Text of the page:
Instead, Newey LJ found that the “sale was inextricably connected to the profits for whose loss HPII is seeking compensation,” indicating a continuous implementation of D1's overarching scheme, facilitated by D2, over several years—typical in redevelopment scenarios—without any disruption. This constituted a single, uninterrupted course of conduct that, in its entirety, caused no loss to HPII.

Consequentially, Newey LJ held that, since HPII having suffered no loss, D2’s liability was limited to his personal profit. This reaffirmed the established legal principle in Ultraframe and Novoship, that a dishonest assistant should only be liable for any profit he had made himself, rather than any profits made by the fiduciary. Newey LJ did not accept that any attempt to distinguish between substitutive or reparative compensation was helpful in these circumstances.

Further analysis

In his obiter remarks, Newey LJ identified a more fundamental objection to HPII’s claim for compensation. He remarked that he did not consider it feasible to claim compensation from a dishonest assistant where a claimant has opted for an account of profits, instead of compensation, against a fiduciary. For a compensation claim for loss involving a dishonest assistant, the fiduciary must also be liable for the same loss.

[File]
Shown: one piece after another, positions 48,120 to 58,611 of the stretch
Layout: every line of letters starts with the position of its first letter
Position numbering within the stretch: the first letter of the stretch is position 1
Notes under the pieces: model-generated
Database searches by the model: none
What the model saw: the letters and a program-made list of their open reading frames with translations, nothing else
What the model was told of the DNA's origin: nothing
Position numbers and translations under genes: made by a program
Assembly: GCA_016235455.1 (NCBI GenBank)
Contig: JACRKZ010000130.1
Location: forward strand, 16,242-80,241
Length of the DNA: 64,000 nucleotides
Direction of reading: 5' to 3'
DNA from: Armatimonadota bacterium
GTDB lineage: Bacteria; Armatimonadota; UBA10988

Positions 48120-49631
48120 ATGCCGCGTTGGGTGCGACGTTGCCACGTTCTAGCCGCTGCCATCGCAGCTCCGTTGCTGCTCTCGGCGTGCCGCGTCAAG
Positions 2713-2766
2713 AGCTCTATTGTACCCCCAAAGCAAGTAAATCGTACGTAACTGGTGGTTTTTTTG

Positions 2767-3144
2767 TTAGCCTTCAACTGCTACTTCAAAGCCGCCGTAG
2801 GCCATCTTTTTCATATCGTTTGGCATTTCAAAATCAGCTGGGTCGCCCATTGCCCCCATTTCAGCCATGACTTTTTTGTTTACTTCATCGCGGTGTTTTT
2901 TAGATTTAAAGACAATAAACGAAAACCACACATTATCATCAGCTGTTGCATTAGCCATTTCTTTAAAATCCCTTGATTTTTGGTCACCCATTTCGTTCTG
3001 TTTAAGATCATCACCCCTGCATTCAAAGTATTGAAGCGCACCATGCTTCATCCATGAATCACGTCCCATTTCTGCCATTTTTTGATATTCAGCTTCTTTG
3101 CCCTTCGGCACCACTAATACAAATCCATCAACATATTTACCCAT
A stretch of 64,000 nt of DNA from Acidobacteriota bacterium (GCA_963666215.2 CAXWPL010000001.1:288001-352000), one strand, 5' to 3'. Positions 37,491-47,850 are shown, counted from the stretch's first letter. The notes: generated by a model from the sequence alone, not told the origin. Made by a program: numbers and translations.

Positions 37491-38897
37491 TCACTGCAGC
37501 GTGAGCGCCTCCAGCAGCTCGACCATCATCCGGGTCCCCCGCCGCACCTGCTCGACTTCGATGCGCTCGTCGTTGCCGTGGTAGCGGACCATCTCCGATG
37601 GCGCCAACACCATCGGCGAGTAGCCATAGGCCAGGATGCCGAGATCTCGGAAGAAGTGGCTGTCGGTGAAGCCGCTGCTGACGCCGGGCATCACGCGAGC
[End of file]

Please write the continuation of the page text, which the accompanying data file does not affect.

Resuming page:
Moreover, Foxton J identified two breaches. The first breach concerned the sale of the hotels to himself as a director, leading to a claim for an account of profits against D1 for self-dealing with trust property for personal gain. The second breach related to the disbursement and application of the profits from the development of the hotels. This breach gave rise to HPII's equitable compensation claim against Defendant 2 (D2) for his dishonest assistance in that breach.

However, Newey LJ disagreed that the type of trust established by the first breach could give rise to a claim for a breach of trust concerning the investment of the trust property, specifically the disbursement of the proceeds from the sale. Consequently, he concluded that no separate claim for compensation for the misapplication of a benefit could be maintained.